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The Atlantic Monthly, Volume 01, No. 04, February, 1858

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357 pages
The Project Gutenberg EBook of Atlantic Monthly, Vol. 1, No. 4, February, 1858, by VariousThis eBook is for the use of anyone anywhere at no cost and with almost no restrictions whatsoever. You may copy it,give it away or re-use it under the terms of the Project Gutenberg License included with this eBook or online atwww.gutenberg.netTitle: Atlantic Monthly, Vol. 1, No. 4, February, 1858Author: VariousRelease Date: May 10, 2004 [EBook #12319] [Date last updated: May 14, 2005]Language: English*** START OF THIS PROJECT GUTENBERG EBOOK ATLANTIC MONTHLY ***Produced by Joshua Hutchinson, Tonya Allen and PG Distributed Proofreaders. Produced from page scans provided byCornell University.THE ATLANTIC MONTHLY,A MAGAZINE OF LITERATURE, ART, AND POLITICS.* * * * *VOL. I.—FEBRUARY, 1858.—NO. IV.* * * * *THE GREAT FAILURE.The crucial fact, in this epoch of commercial catastrophes, is not the stoppage of Smith, Jones, and Robinson,—nor thesuspension of specie payments by a greater or less number of banks,—but the paralysis of the trade of the civilizedglobe. We have had presented to us, within the last quarter, the remarkable, though by no means novel, spectacle of asudden overthrow of business,—in the United States, in England, in France, and over the greater part of the Continent.At a period of profound and almost universal peace,—when there had been no marked deficit in the productiveness ofindustry, when there had been no extraordinary dissipation of its ...
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The Project Gutenberg EBook of Atlantic Monthly,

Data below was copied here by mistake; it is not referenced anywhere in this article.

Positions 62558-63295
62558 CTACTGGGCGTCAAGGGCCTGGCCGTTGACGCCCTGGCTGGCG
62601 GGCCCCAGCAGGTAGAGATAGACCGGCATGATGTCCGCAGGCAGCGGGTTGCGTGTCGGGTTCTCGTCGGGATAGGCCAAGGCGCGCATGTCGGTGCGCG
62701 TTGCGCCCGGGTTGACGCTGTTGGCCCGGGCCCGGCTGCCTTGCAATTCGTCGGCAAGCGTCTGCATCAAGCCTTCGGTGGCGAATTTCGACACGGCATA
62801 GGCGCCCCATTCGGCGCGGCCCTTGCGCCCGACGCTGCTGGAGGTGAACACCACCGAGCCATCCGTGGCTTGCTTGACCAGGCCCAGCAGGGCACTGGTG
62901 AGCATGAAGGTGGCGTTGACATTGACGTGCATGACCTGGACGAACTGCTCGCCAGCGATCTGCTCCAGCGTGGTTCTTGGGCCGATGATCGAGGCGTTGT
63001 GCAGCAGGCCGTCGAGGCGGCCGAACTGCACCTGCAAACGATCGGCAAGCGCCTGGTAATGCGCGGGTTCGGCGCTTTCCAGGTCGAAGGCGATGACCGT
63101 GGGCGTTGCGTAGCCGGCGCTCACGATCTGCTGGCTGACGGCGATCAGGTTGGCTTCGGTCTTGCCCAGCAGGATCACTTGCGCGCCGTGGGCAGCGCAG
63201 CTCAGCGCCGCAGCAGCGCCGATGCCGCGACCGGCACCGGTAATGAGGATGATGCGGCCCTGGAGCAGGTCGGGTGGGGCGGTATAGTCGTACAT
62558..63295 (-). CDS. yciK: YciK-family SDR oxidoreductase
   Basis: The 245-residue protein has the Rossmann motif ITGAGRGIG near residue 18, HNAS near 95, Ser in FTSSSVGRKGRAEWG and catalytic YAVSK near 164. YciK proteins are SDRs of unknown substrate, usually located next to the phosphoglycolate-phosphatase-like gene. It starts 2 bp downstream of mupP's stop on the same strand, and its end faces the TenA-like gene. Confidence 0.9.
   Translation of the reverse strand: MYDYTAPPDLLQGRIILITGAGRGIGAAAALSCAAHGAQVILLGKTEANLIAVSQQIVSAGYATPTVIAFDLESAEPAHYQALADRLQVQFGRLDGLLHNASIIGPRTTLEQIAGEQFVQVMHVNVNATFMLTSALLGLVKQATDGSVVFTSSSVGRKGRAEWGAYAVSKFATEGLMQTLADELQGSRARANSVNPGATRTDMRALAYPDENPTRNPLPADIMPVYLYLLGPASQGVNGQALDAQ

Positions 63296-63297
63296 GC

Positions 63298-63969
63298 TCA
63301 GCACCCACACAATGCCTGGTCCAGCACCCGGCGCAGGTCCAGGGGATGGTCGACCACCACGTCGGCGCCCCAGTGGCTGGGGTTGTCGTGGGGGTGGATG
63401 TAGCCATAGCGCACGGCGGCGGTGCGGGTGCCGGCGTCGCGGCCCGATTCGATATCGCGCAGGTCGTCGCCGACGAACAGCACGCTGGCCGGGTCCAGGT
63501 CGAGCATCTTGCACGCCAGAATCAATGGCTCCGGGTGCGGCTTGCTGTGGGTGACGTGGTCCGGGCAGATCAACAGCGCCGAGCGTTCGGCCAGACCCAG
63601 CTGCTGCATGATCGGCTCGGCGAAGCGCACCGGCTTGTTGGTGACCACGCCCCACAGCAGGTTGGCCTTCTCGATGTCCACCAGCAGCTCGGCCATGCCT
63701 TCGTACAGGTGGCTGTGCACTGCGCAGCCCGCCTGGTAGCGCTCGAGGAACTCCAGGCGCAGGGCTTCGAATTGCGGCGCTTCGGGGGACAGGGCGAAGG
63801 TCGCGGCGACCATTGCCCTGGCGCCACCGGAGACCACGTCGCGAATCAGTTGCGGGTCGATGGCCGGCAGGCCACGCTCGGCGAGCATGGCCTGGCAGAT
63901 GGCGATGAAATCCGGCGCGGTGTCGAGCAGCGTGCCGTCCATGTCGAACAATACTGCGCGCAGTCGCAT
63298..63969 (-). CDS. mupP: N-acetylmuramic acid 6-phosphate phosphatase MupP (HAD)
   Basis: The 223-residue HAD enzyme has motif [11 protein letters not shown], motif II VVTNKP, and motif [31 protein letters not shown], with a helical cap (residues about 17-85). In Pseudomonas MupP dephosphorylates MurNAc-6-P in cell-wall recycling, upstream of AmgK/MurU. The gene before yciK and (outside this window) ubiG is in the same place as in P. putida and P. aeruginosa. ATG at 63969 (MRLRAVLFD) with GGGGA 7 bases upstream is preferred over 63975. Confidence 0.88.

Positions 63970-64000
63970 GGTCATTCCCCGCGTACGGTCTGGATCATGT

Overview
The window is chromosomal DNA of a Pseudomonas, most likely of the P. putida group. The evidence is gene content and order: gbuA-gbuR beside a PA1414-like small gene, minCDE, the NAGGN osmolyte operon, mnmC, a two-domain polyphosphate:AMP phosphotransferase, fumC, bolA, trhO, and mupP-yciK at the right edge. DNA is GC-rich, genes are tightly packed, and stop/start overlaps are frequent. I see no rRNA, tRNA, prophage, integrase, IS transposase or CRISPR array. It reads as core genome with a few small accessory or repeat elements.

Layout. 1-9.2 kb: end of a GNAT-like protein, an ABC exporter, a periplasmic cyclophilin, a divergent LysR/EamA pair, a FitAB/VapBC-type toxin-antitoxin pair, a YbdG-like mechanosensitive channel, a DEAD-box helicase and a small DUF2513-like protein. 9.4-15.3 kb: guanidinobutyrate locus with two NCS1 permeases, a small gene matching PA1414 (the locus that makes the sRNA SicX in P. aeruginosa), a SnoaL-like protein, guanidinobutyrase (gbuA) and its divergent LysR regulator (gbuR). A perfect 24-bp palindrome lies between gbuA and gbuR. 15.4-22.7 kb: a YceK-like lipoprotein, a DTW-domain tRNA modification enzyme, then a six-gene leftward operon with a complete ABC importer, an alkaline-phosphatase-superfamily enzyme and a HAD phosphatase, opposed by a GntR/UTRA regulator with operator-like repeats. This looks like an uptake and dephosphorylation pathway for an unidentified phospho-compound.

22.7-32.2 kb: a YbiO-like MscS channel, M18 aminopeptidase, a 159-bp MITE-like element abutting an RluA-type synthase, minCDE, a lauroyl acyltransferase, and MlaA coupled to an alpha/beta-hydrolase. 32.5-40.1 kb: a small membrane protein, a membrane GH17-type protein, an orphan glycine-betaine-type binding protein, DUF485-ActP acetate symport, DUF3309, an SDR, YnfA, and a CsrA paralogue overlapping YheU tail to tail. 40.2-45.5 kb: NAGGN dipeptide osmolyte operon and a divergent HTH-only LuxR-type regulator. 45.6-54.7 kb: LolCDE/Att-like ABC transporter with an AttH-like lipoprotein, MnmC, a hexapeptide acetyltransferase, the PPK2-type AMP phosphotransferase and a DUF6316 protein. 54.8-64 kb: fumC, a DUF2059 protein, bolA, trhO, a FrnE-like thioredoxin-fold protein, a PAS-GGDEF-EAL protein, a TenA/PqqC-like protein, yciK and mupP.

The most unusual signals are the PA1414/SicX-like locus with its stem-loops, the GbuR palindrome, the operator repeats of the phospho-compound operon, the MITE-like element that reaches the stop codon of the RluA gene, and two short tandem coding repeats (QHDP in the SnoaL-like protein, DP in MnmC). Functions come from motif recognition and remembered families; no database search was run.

Vol. 1, No. 4, February, 1858, by Various
This eBook is for the use of anyone anywhere at
no cost and with almost no restrictions whatsoever.
You may copy it, give it away or re-use it under the
terms of the Project Gutenberg License included
with this eBook or online at www.gutenberg.net
Title: Atlantic Monthly, Vol. 1, No. 4, February,
1858
Author: Various
Release Date: May 10, 2004 [EBook #12319] [Date
last updated: May 14, 2005]
Language: English
*** START OF THIS PROJECT GUTENBERG
EBOOK ATLANTIC MONTHLY ***
Produced by Joshua Hutchinson, Tonya Allen and
PG Distributed Proofreaders. Produced from page
scans provided by Cornell University.THE ATLANTIC
MONTHLY,
A MAGAZINE OF LITERATURE, ART, AND
POLITICS.
* * * * *
VOL. I.—FEBRUARY, 1858.—NO. IV.
* * * * *
THE GREAT FAILURE.
The crucial fact, in this epoch of commercial
catastrophes, is not the stoppage of Smith, Jones,
and Robinson,—nor the suspension of specie
payments by a greater or less number of banks,—
but the paralysis of the trade of the civilized globe.
We have had presented to us, within the last
quarter, the remarkable, though by no means
novel, spectacle of a sudden overthrow of
business,—in the United States, in England, inFrance, and over the greater part of the Continent.
At a period of profound and almost universal
peace,—when there had been no marked deficit in
the productiveness of industry, when there had
been no extraordinary dissipation of its results by
waste and extravagance,—when no pestilence or
famine or dark rumor of civil revolution had
benumbed its energies,—when the needs for its
enterprise were seemingly as active and
stimulating as ever,—all its habitual functions are
arrested, and shocks of disaster run along the
ground from Chicago to Constantinople, toppling
down innumerable well-built structures, like the
shock of some gigantic earthquake.
Everybody is of course struck by these
phenomena, and everybody has his own way of
accounting for them; it will not, therefore, appear
presumptuous in us to offer a word on the common
theme. Let it be premised, however, that we do not
undertake a scientific solution of the problem, but
only a suggestion or two as to what the problem
itself really is. In a difficult or complicated case, a
great deal is often accomplished when the terms of
it are clearly stated.
It is not enough, in considering the effects before
us, to say that they are the results of a panic. No
doubt there has been a panic, a contagious
consternation, spreading itself over the commercial
world, and strewing the earth with innumerable
wrecks of fortune; but that accounts for nothing,
and simply describes a symptom. What is thecause of the panic itself? These daring Yankees,
who are in the habit of braving the wildest
tempests on every sea, these sturdy English, who
march into the mouths of devouring cannon without
a throb, these gallant Frenchmen, who laugh as
they scale the Malakoff in the midst of belching